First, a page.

If you intend to stay in Shanghai for more than a few days the Shanghai Jiaotong Card (上海公共交通卡) is a must. You can load the card with money and use it in buses, the metro, and even taxis, saving the hassle of buying tickets at each metro station and keeping change for buses and taxis. You can get these cards at any metro/subway station, as well as some convenience stores like Alldays and KeDi Marts. These come in regular, mini, and "strap" size (the latter being made for hanging on mobile phones), with various limited editions available for each. Only regular-sized cards can be loaded at machines (with a few exceptions, mainly at line 6/8 stations which have a special type of recharge machine made to take all sizes of cards). Most likely you will need to go to the service counter to recharge if you have an irregularly-shaped card.
Also, this card allows you to transfer lines at Yishan Rd, Shanghai Train Station, and Hongkou Football Stadium stations, as well as discounts for bus<->bus and metro<->bus transfer.
The fast-growing Shanghai Metro network has 14 lines with another 4 under construction (and expansions to existing lines), with nearly all lines operating underground (Line 3, 5 operates above ground). The Metro is fast, cheap, air conditioned and fairly user-friendly with most signs and station arrival announcements bilingual in Mandarin and English, but the trains can get packed during rush hour.
Transfers between the metro lines can require a long walk like 300m in some stations. You can transfer between lines freely with a single ticket, but except at Shanghai Railway Station between lines 3/4 and 1; West Nanjign Road between lines 2, 12 and 13; Longhua Road between 11 and 12, where a One-day Pass/Three-day Pass/Shanghai Public Transportation Card is required for transfer. Be careful, certain stations exist on two different lines with the same name but are located in different places (Pudian Road- line 4 and line 6; no internal exchange tunnel between the two stations, people have to go to either Century Ave or Lancun Lu to transfer between these lines).
If there are seats available but more passengers boarding than seats, be prepared to see a mad dash as passengers wrestle for the available seats. This is the norm so move quickly if you want a seat. Be mindful of pickpockets who may use this rush to their advantage.
Major usable lines for tourist :
- Line 1: First and busiest metro line in Shanghai. Connects Shanghai Railway Station, People's Square (center of Shanghai), South Huangpi Road and South Shanxi Road (famous Huaihai Road CBD), Hengshan Road (former pub street, very popular before 2005), Xujiahui (a south-west commercial and shopping center in Shanghai). Shanghai Stadium, South Railway Station, Xinzhuang.
- Line 2: It's the second busiest line in Shanghai, which connects many landmarks and important places of Shanghai : Hongqiao Railway Station (you can take high-speed bullet train here to go Hangzhou, Suzhou, Nanjing, Beijing, and other China cities), Hongqiao Airport T2, Jing'an Temple (a high-end commercial area in Jing'an District), People's Square (center of Shanghai), East Nanjing Road (the first and most famous pedestrian shopping street in China, you can get off here to go the Bund also), Lujiazui (east of the Huangpu River, heart of the China finance industrial, Oriental Pearl Tower and the top 3 highest building of Shanghai are here), Century Avenue, Century Park (the biggest park in Shanghai), Longyang Road (Meglev train terminal) and Pudong International Airport (Please be noted that going to Pudong airport from downtown must change train at Guanglan Road Station).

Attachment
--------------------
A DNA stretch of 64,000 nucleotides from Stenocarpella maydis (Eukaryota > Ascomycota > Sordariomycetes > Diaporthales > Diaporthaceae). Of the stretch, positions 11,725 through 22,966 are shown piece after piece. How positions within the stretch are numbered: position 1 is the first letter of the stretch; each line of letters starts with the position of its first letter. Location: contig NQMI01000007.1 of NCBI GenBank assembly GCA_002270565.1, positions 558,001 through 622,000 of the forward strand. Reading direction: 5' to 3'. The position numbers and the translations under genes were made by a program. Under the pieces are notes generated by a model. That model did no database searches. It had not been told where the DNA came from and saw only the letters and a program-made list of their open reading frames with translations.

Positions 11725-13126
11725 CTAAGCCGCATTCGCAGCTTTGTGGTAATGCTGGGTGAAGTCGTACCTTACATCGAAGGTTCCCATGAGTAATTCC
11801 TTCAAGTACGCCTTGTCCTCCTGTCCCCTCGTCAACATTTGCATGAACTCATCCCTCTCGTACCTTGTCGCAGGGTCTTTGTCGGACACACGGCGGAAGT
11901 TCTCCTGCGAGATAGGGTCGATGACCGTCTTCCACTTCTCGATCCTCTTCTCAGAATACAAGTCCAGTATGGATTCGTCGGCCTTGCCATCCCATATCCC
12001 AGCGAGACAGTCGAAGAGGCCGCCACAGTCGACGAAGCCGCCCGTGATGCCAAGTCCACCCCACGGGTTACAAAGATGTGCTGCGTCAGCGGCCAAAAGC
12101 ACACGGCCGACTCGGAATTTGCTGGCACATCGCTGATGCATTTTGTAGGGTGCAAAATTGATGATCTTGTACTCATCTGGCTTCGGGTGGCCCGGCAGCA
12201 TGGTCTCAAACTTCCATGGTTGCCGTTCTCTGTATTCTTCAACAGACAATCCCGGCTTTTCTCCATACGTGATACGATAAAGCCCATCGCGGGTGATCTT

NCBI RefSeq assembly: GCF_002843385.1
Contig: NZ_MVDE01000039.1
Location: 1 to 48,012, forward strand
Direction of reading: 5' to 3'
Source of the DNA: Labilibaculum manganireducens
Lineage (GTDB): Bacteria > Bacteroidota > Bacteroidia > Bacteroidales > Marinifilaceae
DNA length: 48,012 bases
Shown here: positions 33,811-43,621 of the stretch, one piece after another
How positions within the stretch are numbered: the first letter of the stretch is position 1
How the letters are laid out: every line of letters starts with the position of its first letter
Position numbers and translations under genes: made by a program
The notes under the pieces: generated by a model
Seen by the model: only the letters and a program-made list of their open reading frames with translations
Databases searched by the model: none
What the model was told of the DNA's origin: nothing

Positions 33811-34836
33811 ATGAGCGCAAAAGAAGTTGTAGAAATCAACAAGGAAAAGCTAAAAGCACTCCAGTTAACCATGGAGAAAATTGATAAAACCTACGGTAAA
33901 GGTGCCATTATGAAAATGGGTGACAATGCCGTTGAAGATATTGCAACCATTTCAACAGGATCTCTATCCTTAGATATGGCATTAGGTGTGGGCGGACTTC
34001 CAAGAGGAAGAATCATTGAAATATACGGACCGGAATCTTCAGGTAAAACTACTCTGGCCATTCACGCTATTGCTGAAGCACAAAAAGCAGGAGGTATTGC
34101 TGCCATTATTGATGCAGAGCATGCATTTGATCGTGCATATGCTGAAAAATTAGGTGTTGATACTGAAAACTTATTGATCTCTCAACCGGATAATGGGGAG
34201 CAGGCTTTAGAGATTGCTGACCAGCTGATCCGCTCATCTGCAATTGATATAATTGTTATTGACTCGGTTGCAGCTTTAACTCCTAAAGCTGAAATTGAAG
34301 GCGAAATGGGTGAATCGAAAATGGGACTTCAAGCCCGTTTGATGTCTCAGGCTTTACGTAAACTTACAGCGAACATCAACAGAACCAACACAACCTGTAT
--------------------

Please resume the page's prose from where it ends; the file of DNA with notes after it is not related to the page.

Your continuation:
- Line 3 & 4: These 2 lines share many stations on the elevator road. Line 3 connects Shanghai Railway Station, South Railway Station, Zhongshan Park, Hongkou Football Stadium. Line 4 route is a circle and connects Shanghai Railway Station, Century Avenue, Shanghai Stadium and Zhongshan Park.
- Line 10: It also connects many Shanghai attractions: Hongqiao Railway Station (you can take high-speed bullet train here to go Hangzhou, Suzhou, Nanjing, Beijing, and other China cities), Hongqiao Airport T2 & T1, Shanghai Zoo, Jiao Tong University, XinTianDi (a refurbished Shikumen block, full of bars/shops/restaurants in 1920s Shanghai style buildings), Yu Garden (a 470-year-old traditional Chinese garden, also there's a big market nearby), East Nanjing Road (the first and most famous pedestrian shopping street in China, you can get off here to go the Bund also), Tiantong Road (famous Qipu Road market, full of cheap clothing and textile).
- Line 13: Connects Shanghai Natural History Museum, West Nanjing Road, Xintiandi, Expo Museum and Expo Avenue.
The bus system is cheaper and much more extensive than the Metro, and some routes even operate past the closing time of the Metro (route numbers beginning with 3 are the night buses that run past 11 PM). It is however slower in general, and all route information at bus stops is in Chinese, but here is a handy list of bus routes and stops in English. Once inside the bus, there are English announcements. Most buses do not require any conversation with a driver and/or conductor, while others depend on you knowing your destination and the conductor charging you accordingly. For the latter, pay the conductor directly and you'll get a paper ticket (and change, if any). The former bus types do not have a conductor but instead a driver only. Prepare exact change beforehand and drop it into the container next to the driver. It's best to have exact fare or go to a convenience store if needing change, otherwise, you may depend on stating your situation to the driver or other passengers. If you change buses with an SPTC you will get a discount on your second bus fare (and all subsequent transfers; there is a 90-minute window to do this on so if you're not spending too much time at the destination your transfer discount will apply to the start of your return journey too).
Taxi ("出租车" chūzūchē or choo-tzoo-chuh) is a good choice for transportation in the city, especially during off-peak hours. It is affordable and saves you time, but try to get your destination in Chinese characters or available on a map as communication can be an issue.
By sightseeing bus
There are several different companies offering sightseeing buses with various routes and packages covering the main sights such as the Shanghai Zoo, Oriental Pearl Tower, and Baoyang Road Harbor. Most of the sightseeing buses leave from Shanghai Stadium's east bus station.